Tapered snap fit joints are best suited for items that require a stronger connection than a cantilever, and are often seen in automotive and aerospace prints.
3. Consider the Materials
Another thing to consider when printing snap fit joints is the type of material that you should use:
- ABS: This is a strong and durable material that is often used for functional parts. It has good impact resistance and can withstand high temperatures. It is ideal for joints that require high strength.
- PLA: PLA is a biodegradable and easy-to-print material. It is a good option for snap fit joints that don’t require high strength.
- PETG: This strong and flexible material is less brittle than PLA and has better impact resistance. It is a good option for snap fit joints that require strength and some flexibility.
- TPU: A flexible, rubber-like material that is often used for printing parts that require some degree of flexibility. It is a good option for snap fit joints that need to be flexible and resilient.
- Nylon: It is a strong and durable material that has good impact resistance and can withstand high temperatures. It is a good option for snap fit joints that require high strength and durability.
4. Pay Attention to Layer Orientation
While layer orientation depends on the type of joint and the material used, it is recommended to print snap fit joints in the orientation that provides the most strength and stability.
This may involve orienting the print so that the layers run perpendicular to the direction of the snap fit joint, which can provide greater strength and stability.
It is also important to consider the tolerances and clearance required for the specific snap fit joint design, as well as any support structures that may be necessary to ensure a successful print.
5. Use Supports Carefully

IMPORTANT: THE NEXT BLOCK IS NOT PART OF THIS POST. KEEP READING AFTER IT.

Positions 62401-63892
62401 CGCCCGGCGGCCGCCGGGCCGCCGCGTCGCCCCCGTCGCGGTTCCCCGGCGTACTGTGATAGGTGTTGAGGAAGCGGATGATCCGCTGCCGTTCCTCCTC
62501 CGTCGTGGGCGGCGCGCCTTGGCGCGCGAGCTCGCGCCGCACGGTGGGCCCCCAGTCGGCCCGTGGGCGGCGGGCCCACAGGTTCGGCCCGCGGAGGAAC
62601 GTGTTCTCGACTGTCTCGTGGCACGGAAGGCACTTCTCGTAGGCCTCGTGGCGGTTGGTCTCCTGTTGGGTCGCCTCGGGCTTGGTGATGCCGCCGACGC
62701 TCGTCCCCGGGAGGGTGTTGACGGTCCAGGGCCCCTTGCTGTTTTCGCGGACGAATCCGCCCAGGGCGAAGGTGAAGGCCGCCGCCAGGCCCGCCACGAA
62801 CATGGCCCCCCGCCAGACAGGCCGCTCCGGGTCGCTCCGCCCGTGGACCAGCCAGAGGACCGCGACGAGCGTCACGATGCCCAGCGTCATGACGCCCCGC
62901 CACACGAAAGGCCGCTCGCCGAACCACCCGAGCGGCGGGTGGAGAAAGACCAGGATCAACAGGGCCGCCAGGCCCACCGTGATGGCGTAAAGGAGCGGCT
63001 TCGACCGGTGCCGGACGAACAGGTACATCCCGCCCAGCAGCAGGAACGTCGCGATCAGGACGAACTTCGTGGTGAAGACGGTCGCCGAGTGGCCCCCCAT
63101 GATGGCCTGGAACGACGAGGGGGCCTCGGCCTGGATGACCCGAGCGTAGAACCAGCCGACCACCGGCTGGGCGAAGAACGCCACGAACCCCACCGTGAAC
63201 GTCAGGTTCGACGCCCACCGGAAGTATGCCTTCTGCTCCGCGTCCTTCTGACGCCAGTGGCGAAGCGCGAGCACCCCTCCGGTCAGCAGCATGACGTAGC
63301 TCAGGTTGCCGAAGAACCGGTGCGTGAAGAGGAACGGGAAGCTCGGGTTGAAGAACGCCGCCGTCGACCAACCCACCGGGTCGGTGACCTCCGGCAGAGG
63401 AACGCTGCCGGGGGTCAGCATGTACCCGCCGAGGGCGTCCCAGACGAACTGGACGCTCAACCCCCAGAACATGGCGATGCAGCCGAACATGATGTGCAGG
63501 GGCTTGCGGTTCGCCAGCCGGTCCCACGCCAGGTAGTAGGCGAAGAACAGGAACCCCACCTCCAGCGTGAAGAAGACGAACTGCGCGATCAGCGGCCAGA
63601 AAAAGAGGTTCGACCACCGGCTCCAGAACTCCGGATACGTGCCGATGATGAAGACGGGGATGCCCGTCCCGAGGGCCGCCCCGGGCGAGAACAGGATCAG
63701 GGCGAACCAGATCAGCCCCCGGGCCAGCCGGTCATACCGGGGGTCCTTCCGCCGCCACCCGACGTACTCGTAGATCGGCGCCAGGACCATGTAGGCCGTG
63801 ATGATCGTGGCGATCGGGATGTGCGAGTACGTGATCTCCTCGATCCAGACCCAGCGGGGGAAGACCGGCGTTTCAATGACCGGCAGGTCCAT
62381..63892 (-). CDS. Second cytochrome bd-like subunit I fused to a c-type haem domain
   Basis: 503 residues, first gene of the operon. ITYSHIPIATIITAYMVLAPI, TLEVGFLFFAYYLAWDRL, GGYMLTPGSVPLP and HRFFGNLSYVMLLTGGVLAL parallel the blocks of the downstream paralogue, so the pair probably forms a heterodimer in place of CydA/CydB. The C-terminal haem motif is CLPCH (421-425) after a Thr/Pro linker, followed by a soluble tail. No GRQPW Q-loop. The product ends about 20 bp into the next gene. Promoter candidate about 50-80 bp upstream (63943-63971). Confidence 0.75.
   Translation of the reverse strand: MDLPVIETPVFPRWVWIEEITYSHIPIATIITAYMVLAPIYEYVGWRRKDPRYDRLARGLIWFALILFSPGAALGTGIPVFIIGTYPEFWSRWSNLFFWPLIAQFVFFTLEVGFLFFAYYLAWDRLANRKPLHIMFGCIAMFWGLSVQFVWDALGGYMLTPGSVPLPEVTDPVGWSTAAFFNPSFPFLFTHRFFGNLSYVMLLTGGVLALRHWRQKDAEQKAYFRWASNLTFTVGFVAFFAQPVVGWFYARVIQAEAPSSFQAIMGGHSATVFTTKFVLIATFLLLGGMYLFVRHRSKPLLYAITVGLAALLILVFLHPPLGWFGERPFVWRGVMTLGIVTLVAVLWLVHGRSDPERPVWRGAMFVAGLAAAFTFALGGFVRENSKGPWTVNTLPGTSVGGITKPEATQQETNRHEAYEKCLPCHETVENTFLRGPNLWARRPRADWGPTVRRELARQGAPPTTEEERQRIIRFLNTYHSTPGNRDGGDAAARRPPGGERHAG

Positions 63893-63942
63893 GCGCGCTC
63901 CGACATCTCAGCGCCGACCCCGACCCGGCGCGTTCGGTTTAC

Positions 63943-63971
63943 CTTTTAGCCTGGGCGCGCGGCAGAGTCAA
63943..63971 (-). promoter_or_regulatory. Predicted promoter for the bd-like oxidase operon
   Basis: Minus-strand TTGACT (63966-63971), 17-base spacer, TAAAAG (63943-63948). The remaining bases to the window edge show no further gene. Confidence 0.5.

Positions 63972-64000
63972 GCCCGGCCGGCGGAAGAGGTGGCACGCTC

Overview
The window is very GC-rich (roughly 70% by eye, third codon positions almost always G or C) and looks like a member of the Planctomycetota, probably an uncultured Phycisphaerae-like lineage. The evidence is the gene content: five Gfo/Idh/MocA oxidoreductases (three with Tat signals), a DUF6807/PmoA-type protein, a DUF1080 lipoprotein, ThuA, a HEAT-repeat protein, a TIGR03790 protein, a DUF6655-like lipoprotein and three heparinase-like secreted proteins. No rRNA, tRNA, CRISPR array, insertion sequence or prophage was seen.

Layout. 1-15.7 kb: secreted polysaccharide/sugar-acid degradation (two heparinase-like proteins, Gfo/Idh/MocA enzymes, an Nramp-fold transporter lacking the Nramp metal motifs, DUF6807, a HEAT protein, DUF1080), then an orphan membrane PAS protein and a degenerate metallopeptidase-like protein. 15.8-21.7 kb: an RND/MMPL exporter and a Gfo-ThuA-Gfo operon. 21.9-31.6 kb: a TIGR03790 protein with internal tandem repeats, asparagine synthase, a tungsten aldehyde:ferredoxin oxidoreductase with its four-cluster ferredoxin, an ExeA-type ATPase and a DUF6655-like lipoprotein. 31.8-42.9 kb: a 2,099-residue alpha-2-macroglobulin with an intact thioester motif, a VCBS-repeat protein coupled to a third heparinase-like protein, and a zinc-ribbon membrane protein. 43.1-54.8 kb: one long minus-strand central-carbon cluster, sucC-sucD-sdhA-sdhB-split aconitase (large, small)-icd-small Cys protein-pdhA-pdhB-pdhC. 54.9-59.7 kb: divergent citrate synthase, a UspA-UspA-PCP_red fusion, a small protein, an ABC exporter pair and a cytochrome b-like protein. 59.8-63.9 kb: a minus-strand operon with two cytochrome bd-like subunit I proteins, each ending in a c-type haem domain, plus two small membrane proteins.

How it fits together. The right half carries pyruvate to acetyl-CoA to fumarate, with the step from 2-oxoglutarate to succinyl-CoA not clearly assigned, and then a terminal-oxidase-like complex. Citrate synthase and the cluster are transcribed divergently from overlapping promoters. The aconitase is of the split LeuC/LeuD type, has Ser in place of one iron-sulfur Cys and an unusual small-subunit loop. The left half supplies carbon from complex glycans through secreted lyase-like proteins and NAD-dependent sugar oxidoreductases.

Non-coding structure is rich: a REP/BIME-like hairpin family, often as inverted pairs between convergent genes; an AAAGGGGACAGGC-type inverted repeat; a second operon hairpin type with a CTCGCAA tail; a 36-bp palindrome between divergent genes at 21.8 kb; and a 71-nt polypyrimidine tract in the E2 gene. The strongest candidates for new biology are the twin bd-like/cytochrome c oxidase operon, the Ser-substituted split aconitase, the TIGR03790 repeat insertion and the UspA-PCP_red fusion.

The three most important things when using supports are the support settings, their interface, and removal ease.
Most slicing software allows you to adjust the support settings, such as the support density and the support angle. Adjusting these settings can help you achieve the best support structure for your snap fit joint design.
A support interface is a thin layer of material that is printed between the build plate and the supports. This can make it easier to remove the supports after printing and can help prevent damage to the part.
Lastly, when designing your snap fit joint, make sure to design it in such a way that the supports are easy to remove. This can include adding support removal features such as support pillars or support bridges.
It goes without saying that you should only use supports if absolutely necessary.
6. Consider Post-Processing
Depending on the material used and printing accuracy, your snap fit joints might need post-processing. Sanding is a common method to remove burrs and small defects, but don’t shave off too much material, or the joint might become loose.
If the material allows it, chemical or vapor post-processing – with acetone or other solvents – might be a better choice. Heat treatment can be used to increase the flexibility of a joint, but remember that improper use could affect joint quality.
Snap fit joints are essential structures in 3D printing, but they can be challenging to design and implement. Choosing the right material for the type of joint you’re creating is also crucial, to ensure suitability for the application. Regardless of your purpose, we hope this guide can help you create the perfect parts.